# Symmetry of Plancherel measure (for $S_n$)

For each $n \geq 1$ consider the reverse lexicographical order on the set $P(n)$ of partitions of $n$. Example for $n=7$:

$$\begin{pmatrix} \hline 1 & 2 & 3 & 4 & 5 & 6 & 7 & 8 & 9 & 10 & 11 & 12 & 13 & 14 & 15 \\ \hline 7 & 6 & 5 & 5 & 4 & 4 & 4 & 3 & 3 & 3 & 3 & 2 & 2 & 2 & 1 \\ 0 & 1 & 2 & 1 & 3 & 2 & 1 & 3 & 2 & 2 & 1 & 2 & 2 & 1 & 1 \\ 0 & 0 & 0 & 1 & 0 & 1 & 1 & 1 & 2 & 1 & 1 & 2 & 1 & 1 & 1 \\ 0 & 0 & 0 & 0 & 0 & 0 & 1 & 0 & 0 & 1 & 1 & 1 & 1 & 1 & 1 \\ 0 & 0 & 0 & 0 & 0 & 0 & 0 & 0 & 0 & 0 & 1 & 0 & 1 & 1 & 1 \\ 0 & 0 & 0 & 0 & 0 & 0 & 0 & 0 & 0 & 0 & 0 & 0 & 0 & 1 & 1 \\ 0 & 0 & 0 & 0 & 0 & 0 & 0 & 0 & 0 & 0 & 0 & 0 & 0 & 0 & 1 \\ \hline \end{pmatrix}$$

Thus a partition of $n$, equivalently a Young diagram, is a column $j$ of the table above. For each $j$ let $Y_n(j)$ be the number of standard Young tableaux of shape $j$. Then, as shown by the figures below, the sequence $Y_n(1), \ldots, Y_{n}(T(n))$ is not symmetric when $n \geq 6$. Equivalently the Plancherel probability measure on $P(n)$ is not symmetric for this ordering.

However it seems that symmetry occurs for another ordering of $P(n)$. Is it true and if so what is the order making symmetry ?

## EDIT

I think I'm wrong: for $n=8$ there's no possible symmetry (unless my graph is wrong). I'm going to delete this question soon.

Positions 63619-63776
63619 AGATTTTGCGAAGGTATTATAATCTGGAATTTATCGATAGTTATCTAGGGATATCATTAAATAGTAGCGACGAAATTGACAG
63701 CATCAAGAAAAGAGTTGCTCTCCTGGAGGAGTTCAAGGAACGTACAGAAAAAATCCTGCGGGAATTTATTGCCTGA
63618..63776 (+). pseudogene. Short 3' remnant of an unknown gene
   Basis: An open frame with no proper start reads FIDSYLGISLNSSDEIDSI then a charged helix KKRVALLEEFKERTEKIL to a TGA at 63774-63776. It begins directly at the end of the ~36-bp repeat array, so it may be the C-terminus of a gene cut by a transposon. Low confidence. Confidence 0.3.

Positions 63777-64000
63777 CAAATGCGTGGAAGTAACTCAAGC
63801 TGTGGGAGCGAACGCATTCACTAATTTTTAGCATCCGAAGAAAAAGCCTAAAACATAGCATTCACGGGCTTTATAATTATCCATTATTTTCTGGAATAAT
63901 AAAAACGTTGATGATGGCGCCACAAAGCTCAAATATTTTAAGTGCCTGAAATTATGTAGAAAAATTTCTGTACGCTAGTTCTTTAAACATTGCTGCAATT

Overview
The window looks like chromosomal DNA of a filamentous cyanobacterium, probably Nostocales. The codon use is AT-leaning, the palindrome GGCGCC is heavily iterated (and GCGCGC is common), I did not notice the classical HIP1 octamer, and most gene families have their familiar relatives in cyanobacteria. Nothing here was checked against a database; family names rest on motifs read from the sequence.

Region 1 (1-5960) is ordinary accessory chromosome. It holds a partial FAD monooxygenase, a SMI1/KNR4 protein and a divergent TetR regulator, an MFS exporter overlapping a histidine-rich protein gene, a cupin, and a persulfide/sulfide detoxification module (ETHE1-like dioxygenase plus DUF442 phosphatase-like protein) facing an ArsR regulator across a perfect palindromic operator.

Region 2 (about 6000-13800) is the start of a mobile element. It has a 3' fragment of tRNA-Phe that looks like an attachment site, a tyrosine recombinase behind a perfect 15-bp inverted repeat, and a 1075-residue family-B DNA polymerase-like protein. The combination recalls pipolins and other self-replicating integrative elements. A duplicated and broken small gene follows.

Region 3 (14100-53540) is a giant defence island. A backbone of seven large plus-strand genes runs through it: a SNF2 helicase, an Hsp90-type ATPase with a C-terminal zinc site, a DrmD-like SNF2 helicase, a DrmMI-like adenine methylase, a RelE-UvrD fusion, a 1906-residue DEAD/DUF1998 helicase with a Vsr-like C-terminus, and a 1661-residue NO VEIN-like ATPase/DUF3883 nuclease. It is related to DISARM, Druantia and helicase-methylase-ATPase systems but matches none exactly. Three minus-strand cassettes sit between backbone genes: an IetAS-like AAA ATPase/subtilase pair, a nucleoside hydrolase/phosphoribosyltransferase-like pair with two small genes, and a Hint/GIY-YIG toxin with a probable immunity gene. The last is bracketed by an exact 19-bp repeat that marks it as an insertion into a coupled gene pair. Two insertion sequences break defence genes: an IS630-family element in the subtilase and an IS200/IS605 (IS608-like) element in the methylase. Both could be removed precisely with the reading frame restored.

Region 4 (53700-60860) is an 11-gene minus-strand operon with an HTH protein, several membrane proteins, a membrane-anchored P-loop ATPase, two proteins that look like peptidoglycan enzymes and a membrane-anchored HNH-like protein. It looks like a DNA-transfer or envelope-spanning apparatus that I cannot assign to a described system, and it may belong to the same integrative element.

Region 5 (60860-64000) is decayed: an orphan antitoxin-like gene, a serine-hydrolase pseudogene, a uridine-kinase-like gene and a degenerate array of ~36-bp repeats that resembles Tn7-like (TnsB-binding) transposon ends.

## EDIT 2

Sorry I have not deleted this post yet because I have in mind a variant of the question but I don't have the time to develop it now (shortly, I am under the impression that the bar chart is "almost symmetric" for $n \geq 8$.)

If you want a total ordering that is reversed by transposition, then your best bet is to extend the dominance ordering so as to preserve the anti-isomorphism property. This means breaking ties for the incomparable pairs in the dominance ordering. The smallest such pairs are for $n=6$, namely $([4,1,1],[3,3])$ and the transposed pair $([3,1,1,1],[2,2,2])$. Since these pairs are separated in the dominance ordering by the partition $[3,2,1]$, an extension is possible. But incomparable pairs get more numerous quickly as $n$ grows. For $n=7$ one can still arrange things symmetrically around the unique self-dual partition $[4,1,1,1]$, but for $n=8$ there are two (necessarily incomparable) self-dual partitions $[4,2,1,1]$ and $[3,3,2]$. They have different numbers of tableaux ($90$ and $42$, respectively) which numbers then have odd multiplicity in the list of the $Y_n(j)$ (in fact both are unique), which means that for a symmetric arrangement both these numbers need to be at the central position in the list, which obviously that cannot.
This type of problem rapidly gets worse as $n$ increases.
• Thank you (though I will need some time to understand your answer). About by 2nd edit, I am under the impression that for $n \geq 8$ it is possible to have a symmetric bar chart up to one point (i.e. we allow to remove one point). But I need to check again with the computer. May 22, 2013 at 10:05
• As my answer indicates, the obstruction for symmetry comes from the self-conjugate partitions (whose number is the same as that of partitions into distinct odd parts). Supposing all self-conjugate partitions have different numbers of tableaux (likely) then allowing $m$ asymmetries you can accommodate up to $2m+1$ self-conjugate partitions. The smallest number with $4$ self-conjugate partitions is $n=15$: $[8,1^{(7)}], [6,3,3,1,1,1], [5,4,3,2,1], [4,4,4,3]$; indeed you will need $2$ asymmetries for this case. May 22, 2013 at 11:39